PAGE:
- observing bioluminescence. Living sea organisms emit light that appears as streaks and flashes. Navigators from the Santa Cruz Islands referred to bioluminescence as te lapa or underwater lightning that acts as a compass towards land. Close to land, the movement of flashes is fast and generally indicates the canoe is 128-160 kilometres (80-100 miles) from land.
Voyaging Canoes & Sails
Polynesians mariners developed the double-hulled canoe (also called a catamaran). Some of their voyaging canoes were longer than Cook’s Endeavour, which was approximately 30 metres (98 feet), although the average length for the canoes was 15.2-22.8 metres (50-75 feet). Canoes with an outrigger on one side were favoured in Micronesia (western Pacific region). The carrying capacity of the vessels was considerable. A Tongan double canoe could carry 80-100 people, while a Marquesan outrigger equipped for fishing or war could take 40-50 people.
Cook observed that the Tahitian pahi could sail faster than the Endeavour: “...their Large canoes sails much faster than this Ship, all this I believe to be true & therefore they may with Ease sail 40 Leagues a day or more” (Cook, A Journal of the Proceedings...).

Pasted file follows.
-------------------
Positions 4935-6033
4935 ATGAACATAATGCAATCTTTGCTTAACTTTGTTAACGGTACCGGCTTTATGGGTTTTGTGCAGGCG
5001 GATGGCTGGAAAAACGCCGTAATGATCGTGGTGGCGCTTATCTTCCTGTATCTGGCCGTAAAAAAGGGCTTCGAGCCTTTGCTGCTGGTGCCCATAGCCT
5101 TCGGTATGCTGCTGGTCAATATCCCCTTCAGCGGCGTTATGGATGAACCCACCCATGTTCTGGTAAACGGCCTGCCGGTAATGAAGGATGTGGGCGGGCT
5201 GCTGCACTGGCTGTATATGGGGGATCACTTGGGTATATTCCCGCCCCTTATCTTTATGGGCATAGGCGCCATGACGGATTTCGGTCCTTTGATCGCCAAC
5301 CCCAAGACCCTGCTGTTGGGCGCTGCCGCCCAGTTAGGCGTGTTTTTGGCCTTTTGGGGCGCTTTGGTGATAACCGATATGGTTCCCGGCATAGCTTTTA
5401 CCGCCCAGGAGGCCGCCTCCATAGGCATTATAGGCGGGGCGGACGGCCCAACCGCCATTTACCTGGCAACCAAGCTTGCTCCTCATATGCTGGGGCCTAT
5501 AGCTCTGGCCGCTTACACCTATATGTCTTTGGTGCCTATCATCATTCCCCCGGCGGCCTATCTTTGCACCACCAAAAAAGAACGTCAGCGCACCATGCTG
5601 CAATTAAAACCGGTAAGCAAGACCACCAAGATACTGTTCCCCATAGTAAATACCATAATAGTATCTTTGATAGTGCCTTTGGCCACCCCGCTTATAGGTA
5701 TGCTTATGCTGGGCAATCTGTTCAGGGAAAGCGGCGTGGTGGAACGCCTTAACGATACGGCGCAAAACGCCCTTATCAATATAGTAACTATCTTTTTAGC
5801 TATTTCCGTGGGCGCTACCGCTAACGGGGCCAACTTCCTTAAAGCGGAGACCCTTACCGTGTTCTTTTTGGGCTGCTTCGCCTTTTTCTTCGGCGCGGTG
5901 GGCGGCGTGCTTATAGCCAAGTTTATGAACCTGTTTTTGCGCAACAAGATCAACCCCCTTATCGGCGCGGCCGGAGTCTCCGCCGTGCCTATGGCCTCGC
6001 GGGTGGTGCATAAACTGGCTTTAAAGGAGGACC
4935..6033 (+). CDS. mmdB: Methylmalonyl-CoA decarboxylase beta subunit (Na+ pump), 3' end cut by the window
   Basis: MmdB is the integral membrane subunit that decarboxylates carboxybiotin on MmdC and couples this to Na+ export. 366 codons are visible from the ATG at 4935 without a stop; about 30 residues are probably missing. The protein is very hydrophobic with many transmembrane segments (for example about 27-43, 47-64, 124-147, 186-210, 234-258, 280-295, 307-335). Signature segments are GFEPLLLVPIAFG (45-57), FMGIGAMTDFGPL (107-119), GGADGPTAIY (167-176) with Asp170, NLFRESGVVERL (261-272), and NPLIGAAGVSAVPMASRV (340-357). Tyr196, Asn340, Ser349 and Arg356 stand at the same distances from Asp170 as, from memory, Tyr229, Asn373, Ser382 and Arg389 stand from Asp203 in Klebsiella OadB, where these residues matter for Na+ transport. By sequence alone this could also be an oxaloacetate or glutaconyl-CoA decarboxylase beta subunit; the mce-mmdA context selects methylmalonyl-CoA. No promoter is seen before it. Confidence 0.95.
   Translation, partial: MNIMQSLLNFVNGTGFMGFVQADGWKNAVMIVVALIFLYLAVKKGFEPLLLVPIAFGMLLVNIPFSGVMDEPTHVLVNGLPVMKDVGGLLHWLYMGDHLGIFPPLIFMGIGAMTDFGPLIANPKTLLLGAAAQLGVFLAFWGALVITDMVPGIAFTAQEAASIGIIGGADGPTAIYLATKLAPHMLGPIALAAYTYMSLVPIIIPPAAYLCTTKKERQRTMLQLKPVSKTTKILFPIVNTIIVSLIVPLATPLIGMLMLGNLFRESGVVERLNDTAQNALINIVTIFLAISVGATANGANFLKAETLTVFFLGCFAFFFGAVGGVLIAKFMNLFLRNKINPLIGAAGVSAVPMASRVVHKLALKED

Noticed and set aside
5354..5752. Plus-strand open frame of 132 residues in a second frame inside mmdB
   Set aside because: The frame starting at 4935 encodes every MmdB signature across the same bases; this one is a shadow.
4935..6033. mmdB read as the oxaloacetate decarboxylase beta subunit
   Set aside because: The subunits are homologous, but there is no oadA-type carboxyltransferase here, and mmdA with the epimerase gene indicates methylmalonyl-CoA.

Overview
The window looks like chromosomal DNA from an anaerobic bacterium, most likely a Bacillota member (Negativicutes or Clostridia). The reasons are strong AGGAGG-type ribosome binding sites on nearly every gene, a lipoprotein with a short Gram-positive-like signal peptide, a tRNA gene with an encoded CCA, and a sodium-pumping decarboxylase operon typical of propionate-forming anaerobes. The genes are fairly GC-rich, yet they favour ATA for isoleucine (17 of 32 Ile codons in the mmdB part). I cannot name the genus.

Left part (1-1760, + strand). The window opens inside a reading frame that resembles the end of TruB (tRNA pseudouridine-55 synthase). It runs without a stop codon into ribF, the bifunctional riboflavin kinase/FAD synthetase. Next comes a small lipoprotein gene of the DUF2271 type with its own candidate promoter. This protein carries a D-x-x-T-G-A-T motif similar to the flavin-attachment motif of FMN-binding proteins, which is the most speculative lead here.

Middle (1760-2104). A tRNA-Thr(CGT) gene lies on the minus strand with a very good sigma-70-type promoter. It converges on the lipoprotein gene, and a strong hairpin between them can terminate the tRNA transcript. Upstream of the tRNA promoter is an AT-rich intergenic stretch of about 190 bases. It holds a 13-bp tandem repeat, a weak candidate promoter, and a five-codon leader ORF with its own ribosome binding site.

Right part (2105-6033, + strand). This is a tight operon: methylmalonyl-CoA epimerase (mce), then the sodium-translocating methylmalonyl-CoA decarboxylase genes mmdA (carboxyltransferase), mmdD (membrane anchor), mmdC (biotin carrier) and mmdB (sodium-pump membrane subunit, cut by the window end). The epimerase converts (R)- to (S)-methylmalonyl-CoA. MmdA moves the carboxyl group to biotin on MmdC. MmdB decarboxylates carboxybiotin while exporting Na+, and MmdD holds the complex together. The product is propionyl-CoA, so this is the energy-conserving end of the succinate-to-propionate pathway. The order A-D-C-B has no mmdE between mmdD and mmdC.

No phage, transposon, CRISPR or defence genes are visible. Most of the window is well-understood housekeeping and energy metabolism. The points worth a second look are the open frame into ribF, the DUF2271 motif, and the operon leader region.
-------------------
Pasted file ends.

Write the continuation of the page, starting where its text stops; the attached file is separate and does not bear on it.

Long-distance craft were sturdy planked vessels lashed together with braided sennit or twisted coconut fibre. Caulking material such as breadfruit tree gum made them seaworthy. Different types of canoes were used throughout Polynesia and Micronesia, but the three main types were the pahi, the tongiaki, and the ndrua. The pahi was a Tahitian two-hulled, two-masted vessel; the tongiaki from Tonga was a double canoe with triangular sails that was mistaken for a barque by the Dutch captain William Schoeten (c. 1567-1625 CE); and the ndrua was the double canoe with unequal hulls used in Fiji. Polynesian sails were the apex-down triangular sail; claw-shaped or crab-claw sails; and the lateen or triangular sail secured to two long booms. Sails were usually made from woven pandanus leaves.